On the Sunday morning we were ready at 0835 for the road bridge across the entrance to Port Vauban to be lifted and, with two other boats we then headed to the lock that would return us to sea, The lock proved quite testing three weeks before, this time we were better prepared to cope with the metal straps that we had to secure to and in addition it was nearer HW so there was less depth to fall in the lock. After a brief stop in the marina near the harbour entrance (to find a boulangerie, itself quite an unexpected challenge in that part of Le Havre) we set off under sunny skies and light winds broadly NE.
By around 1700LT we had completed 27nm and arrived at the crowded port of Fecamp. Our plan was to stay two nights but on visiting the Capitainerie we discovered, to our surprise, that the next day the Normandie Solo race was due in and so all visitors spaces were needed for that! The biggest disappointment was that we probably couldn't visit the home of Benedictine though we did admire the 'Palace' buildings from outside the gate that evening. In fact we did make good use of the time to walk around what is very much a good sized working and holiday town which was quite busy with traffic. With no choice but to leave the next day we had also drawn the short straw for an early start. Whilst Fecamp is accessible 24 hours many of the settlements on this coast are not as the entrances dry for some distance (3nm in one case). Our next port of call was accessible from roughly 2 hours 30 minutes before HW until 2 hours 30 minutes after (HW+/-2h30m) so, as I was keen not to be entering the harbour on a falling tide on the first visit (ie after HW), an early start was required.
Consequently just after 0630 BST (0730 LT) we were away for the 17nm passage to St Valery-en-Caux. It was another sunny morning with light winds so we had to motor. But just before 1000 LT we passed between two jetties and into the Avant Port with just a few minutes to wait before we could enter the harbour. At this time near HW the lock gate was continually open; but immediately before the lock is a small road bridge which lifts on the hour and half hour. In no time the bridge was lifting As we went through the bridge the HM came out of his office (and bridge control base) and greeted us as we passed with a cheery Bonjour and suggested where we could tie up. Within 10 minutes he was down on the pontoon with town information, codes for showers etc and saying no hurry to pay just do so when it is convenient before you leave. How refreshing in comparison to south of England marinas where they want your money in advance immediately!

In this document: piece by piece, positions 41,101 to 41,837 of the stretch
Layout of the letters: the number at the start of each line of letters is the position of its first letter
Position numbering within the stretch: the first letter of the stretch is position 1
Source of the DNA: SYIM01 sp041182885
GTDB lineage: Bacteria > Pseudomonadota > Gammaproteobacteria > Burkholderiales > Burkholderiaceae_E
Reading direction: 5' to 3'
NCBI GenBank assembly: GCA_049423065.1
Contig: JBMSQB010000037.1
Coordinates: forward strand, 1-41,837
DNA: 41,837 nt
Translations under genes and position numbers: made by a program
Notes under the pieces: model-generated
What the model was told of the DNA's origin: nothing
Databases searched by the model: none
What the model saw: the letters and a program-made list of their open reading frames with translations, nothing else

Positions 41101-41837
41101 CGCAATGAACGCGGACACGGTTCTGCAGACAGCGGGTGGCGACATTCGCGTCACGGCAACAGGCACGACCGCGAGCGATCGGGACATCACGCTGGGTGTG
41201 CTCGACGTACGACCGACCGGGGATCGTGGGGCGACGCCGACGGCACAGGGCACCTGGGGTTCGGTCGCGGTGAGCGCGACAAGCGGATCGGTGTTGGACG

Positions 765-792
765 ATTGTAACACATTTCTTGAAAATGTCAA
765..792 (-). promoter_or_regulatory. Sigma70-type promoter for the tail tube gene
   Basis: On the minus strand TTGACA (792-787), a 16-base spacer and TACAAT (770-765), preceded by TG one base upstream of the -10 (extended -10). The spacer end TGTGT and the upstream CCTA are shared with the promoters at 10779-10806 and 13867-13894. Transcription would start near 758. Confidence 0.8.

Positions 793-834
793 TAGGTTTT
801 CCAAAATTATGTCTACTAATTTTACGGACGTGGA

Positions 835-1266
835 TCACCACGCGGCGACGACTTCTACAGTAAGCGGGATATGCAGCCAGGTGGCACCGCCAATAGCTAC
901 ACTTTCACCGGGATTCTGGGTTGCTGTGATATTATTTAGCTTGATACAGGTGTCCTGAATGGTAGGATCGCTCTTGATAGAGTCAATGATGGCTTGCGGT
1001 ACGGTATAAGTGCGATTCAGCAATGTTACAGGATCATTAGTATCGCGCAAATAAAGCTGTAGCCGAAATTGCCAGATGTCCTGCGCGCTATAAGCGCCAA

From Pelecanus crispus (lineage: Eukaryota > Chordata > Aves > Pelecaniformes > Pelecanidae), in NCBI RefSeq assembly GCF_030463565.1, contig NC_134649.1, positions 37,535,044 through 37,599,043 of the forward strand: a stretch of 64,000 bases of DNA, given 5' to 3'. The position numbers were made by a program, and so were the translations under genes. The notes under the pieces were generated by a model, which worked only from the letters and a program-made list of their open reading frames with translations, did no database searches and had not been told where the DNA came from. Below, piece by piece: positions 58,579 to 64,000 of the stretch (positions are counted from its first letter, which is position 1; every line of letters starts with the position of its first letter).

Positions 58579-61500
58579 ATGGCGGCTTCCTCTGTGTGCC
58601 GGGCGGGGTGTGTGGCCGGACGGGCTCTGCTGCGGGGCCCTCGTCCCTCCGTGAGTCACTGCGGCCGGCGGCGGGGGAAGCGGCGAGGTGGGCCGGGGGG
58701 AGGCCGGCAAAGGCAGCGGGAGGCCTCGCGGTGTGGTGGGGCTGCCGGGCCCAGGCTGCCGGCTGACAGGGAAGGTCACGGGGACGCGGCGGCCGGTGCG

|Alongside in the town of St Valery-en-Caux|
After a good days exploring we were ready to move on the next morning and again headed about 15 nm NE to Dieppe. There are strictly enforced requirements here for all ships to request permission from Dieppe Harbour Control before entering or leaving the port. After a wait for the Newhaven ferry to leave its berth and depart we were given permission to enter and tied up in the main harbour opposite the fishing fleet. We stayed in Dieppe two nights and very much enjoyed a bustling town and beach, the latter being particularly well used as the temperature hit 35 deg C on the second afternoon.
|The harbour in the town of Dieppe|
|Seafarers chapel overlooking Dieppe|
This coast has lots of war time incidents. In Dieppe we learnt about Operation Jubilee in 1942. This involved the Canadians accompanied by some British and French commandos attempting an invasion of Dieppe and neighbouring towns. Unfortunately it was a disaster with nearly 1,000 Canadian and Allied men killed and 2,000 captured within a few hours. Just over 2,000 escaped back to England. After the event it was said to have been very important in that the Allies decided that a full scale invasion could not be based on landing at heavily fortified and defended towns and so D Day planning involved the beaches. It was said that the experience of Dieppe meant that many fewer lives were lost later but it all feels a little like post justification for a pointless attack.
After two days in Dieppe it was time for another short hop, this time to Le Treport. This is another busy fishing town with limited access this time through a lock available HW+0330/-0230. again you pass between two jetties into the Avant Port where lights indicated that the lock was closed. On calling on the VHF the lock keeper said that he would be ready in three minutes. This was indeed the case and we entered the lock, the only boat in it. We had a day here in what is a friendly town that developed in the Victorian era. Of particular note was the free funicular which takes you to the top of some of the highest cliffs in Europe. On the other bank is Mers-les-Bains another coastal town from the Victorian era with some "bizarre" but attractive architecture.
|Mer-les-Bains sea front|
|Looking out from St Valery towards low water- hope that the will tide return!|
|Chemin de Fer de la Baie de Somme|
|Sunset St Valery|